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Unlocking the gates after COVID-19
As we unlocked our doors after Alert Levels 3 and 4 of our COVID-19 pandemic response we were grateful.
But some of us were also a little melancholy.
Because, for all the closely-averted horror that COVID-19 threatened, and for all the impositions on our freedom that the lockdown cure imposed, there were also some good moments.
For many people, those good moments involved slowing down. They were about spending time outside, in their neighbourhood with people they love.
If you had job security, a safe healthy home to isolate in and people in your bubble who loved you, the COVID-19 lockdown was not entirely bad. Many New Zealanders didn't have those things. And for them, the lockdown exacerbated the struggles they face each day.
But for the lucky among us, we learned that when we strip our life back to its bare essentials then daily exercise, walking, was one of those essentials.
Without shopping, without cafes, and cinemas and bars, without deadlines and distractions and destinations, we went walking.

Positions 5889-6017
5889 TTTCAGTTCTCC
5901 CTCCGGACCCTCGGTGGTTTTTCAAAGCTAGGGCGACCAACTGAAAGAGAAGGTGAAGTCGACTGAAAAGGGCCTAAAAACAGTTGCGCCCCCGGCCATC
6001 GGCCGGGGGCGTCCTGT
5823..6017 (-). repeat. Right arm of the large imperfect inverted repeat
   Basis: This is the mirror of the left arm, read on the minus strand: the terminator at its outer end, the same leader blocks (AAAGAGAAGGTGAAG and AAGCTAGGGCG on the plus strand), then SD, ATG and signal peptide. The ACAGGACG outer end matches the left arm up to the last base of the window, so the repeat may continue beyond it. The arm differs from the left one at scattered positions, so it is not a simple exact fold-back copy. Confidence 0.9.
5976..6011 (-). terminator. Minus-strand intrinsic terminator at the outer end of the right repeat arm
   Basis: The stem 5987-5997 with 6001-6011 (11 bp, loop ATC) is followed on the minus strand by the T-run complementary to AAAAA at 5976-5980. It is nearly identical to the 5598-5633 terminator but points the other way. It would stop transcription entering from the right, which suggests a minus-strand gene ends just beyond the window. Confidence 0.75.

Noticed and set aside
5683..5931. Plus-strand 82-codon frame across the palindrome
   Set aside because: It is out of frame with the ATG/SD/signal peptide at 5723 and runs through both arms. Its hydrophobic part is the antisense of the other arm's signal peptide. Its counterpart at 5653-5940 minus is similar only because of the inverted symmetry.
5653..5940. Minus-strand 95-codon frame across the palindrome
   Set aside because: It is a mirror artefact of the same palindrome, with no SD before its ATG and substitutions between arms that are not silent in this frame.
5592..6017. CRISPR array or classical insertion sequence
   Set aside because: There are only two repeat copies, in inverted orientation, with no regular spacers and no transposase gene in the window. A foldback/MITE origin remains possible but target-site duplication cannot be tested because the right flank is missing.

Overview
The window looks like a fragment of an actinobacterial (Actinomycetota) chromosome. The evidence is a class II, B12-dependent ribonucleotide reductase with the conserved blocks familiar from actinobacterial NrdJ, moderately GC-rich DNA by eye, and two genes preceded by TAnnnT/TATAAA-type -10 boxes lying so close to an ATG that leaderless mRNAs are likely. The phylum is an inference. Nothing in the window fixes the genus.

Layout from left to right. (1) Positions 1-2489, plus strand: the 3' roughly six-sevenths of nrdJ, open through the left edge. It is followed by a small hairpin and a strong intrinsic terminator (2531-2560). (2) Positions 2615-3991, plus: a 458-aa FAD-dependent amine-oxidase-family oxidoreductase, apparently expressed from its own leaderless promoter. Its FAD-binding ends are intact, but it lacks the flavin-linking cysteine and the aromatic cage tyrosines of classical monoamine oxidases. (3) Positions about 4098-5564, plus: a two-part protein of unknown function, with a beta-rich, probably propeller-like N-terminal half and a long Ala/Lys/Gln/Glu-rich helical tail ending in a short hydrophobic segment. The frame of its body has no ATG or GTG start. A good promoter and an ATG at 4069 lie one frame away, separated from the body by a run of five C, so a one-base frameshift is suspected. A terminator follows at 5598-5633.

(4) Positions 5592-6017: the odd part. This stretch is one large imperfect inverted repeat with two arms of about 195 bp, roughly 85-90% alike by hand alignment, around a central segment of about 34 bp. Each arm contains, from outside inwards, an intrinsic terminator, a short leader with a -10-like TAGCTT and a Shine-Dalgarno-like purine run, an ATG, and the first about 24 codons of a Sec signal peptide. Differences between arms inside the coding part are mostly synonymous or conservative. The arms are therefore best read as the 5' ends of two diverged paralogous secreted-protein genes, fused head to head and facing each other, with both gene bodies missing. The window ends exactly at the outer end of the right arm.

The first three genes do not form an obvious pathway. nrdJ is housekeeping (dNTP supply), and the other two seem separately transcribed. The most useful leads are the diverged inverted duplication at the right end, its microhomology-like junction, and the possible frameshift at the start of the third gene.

It was affirming.
Walking brought solace. And even joy.
At the Walking Access Commission this experience confirmed for us something we already believed — that we need good local public access to the outdoors, wherever we are.
People don't just need big multi-day tracks and trails in towering mountains and swooping fiords. We also need short little trails on the same block as our house. We need to visit little streams. We need to feed local ducks. And we need to see our community as a place worth walking through.
If we can choose to keep just the good things from the lockdown then one of the things we save should be that lesson.
We need to reimagine our neighbourhoods linked together by a spiderweb of trails. Trails that take walkers, runners, children on bikes. Trails that go from houses to shops, schools, and jobs. But they should also take people to streams and ducks.
Sometimes that means we will need to redesign our neighbourhoods. And when we build new neighbourhoods we need to make sure that a good spiderweb of trials is the first thing that goes on the map.
But sometimes that foundations of that spiderweb already exists between fences and behind backyards. And we just need to rediscover it, to enhance it and help it grow.
Many neighbourhood community planting groups, trails trusts and local councils are already doing great work. The next step is to link all those paths together into the bigger spiderwebs that connect people with their communities.